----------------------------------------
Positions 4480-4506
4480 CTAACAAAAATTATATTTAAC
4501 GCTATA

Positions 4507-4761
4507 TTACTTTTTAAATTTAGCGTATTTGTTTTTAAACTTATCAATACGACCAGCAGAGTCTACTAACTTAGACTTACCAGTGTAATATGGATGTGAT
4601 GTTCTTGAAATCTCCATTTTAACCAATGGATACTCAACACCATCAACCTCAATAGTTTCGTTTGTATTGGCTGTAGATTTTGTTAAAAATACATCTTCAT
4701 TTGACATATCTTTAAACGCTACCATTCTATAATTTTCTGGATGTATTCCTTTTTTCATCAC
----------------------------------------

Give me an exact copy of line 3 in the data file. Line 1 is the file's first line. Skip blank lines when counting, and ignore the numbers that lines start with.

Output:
4501 GCTATA